On Sept. 22, Democratic presidential candidate and former Secretary of State Hillary Clinton accused Republican presidential front-runner Donald Trump of pandering to the "paranoia and prejudice" of struggling Americans.
Clinton told the Des Moines Register's editorial board that she believes the stagnating wage growth for the middle-class is one of the most critical issues the United States is facing, The Hill reports. Clinton explained that she thinks Trump is deliberately feeding off the fears and frustrations of those workers whose wages are floundering in order to boost his own support.
“Mr. Trump and his outrageous appeals to paranoia and prejudice — he gets some of the reaction he does in part because people are genuinely worried and anxious and looking for answers,” Clinton said.
“I think if we don’t start seeing wages rise,” Clinton continued, “ we will have a lot of political headwinds that could very well bring people into office who have a view of both the economy and our democracy that are at odds …with what I think is in our best interest. That’s why I’ve put raising wages at the center of my campaign.”
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Clinton also blasted Trump for not countering the comments of a man who attended one of his campaign events; the man in question said that Muslims are "a problem in this country," and "You know our current president is one. You know he's not even an American." At the event, Trump merely seemed to go along with the man's outrageous comments and did not correct him.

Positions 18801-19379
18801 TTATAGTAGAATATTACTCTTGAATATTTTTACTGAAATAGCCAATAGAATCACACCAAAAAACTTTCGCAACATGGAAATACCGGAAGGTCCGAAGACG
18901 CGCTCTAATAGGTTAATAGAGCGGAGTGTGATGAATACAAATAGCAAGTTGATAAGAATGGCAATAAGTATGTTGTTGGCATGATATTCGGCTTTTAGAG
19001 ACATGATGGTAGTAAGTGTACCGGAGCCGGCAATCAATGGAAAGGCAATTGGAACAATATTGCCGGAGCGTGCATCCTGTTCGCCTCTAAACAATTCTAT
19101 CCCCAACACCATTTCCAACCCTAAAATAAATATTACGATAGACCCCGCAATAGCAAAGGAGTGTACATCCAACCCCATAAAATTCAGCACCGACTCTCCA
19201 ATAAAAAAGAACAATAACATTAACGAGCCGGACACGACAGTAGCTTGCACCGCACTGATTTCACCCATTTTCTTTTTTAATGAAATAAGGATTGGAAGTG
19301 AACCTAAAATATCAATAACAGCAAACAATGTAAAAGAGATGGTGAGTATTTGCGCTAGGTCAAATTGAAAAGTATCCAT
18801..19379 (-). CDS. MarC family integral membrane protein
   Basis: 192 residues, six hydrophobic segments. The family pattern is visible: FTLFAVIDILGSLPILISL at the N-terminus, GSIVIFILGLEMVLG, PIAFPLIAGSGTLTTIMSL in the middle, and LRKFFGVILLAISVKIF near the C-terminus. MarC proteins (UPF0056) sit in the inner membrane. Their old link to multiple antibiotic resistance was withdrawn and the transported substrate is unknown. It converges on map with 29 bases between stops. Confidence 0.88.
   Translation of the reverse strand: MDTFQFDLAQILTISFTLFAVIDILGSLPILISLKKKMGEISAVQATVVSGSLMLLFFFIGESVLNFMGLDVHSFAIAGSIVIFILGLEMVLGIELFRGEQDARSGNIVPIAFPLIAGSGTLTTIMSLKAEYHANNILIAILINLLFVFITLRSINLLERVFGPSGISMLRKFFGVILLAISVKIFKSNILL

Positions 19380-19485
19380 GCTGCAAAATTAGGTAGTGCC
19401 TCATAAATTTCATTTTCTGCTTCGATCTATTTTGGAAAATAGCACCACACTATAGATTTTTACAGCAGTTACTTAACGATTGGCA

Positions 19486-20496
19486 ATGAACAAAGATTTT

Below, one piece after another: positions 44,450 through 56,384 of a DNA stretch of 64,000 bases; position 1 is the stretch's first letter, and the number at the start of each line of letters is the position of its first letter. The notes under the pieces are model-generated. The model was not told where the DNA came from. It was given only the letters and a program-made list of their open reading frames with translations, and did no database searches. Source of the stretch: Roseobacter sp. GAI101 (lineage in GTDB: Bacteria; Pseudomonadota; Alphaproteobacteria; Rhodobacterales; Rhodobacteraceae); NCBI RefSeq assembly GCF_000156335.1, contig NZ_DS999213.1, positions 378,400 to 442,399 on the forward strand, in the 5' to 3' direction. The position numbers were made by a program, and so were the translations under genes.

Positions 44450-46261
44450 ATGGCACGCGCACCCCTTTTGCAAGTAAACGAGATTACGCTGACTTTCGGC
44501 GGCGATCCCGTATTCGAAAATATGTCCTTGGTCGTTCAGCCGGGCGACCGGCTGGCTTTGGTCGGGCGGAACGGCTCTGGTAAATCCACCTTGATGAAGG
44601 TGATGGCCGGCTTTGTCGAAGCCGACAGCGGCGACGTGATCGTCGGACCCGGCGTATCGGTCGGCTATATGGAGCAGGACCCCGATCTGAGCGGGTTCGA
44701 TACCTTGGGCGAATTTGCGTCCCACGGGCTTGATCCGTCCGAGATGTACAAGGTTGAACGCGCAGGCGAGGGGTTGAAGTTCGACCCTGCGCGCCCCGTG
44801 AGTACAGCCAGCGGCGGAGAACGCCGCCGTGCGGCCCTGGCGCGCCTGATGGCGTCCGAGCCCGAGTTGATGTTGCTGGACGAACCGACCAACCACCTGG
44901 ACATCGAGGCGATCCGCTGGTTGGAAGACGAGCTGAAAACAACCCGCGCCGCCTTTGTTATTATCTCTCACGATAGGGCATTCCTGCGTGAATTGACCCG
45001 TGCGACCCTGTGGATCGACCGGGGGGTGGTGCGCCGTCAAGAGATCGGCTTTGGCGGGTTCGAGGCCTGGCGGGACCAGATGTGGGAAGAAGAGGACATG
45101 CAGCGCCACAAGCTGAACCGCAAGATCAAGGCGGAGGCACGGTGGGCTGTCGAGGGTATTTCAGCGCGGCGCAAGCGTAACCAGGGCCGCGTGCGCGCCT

"When you are at an event and someone stands up and says something like that in front of you, then I do think you have a responsibility to respond," Clinton said on Sunday during an appearance on CBS' "Face the Nation."
"He is fueling a level of paranoia and prejudice against all kinds of people. And when you light those fires," Clinton continued, "you better recognize that they can get out of control and he should start dampening them down and putting them out."
" ... If he wants to talk about what he would do as president, that's obviously fair game. But to play into some of the worst impulses that people have these days, that are really being lit up by the Internet and other conspiracy-minded theories, is just irresponsible. It's appalling."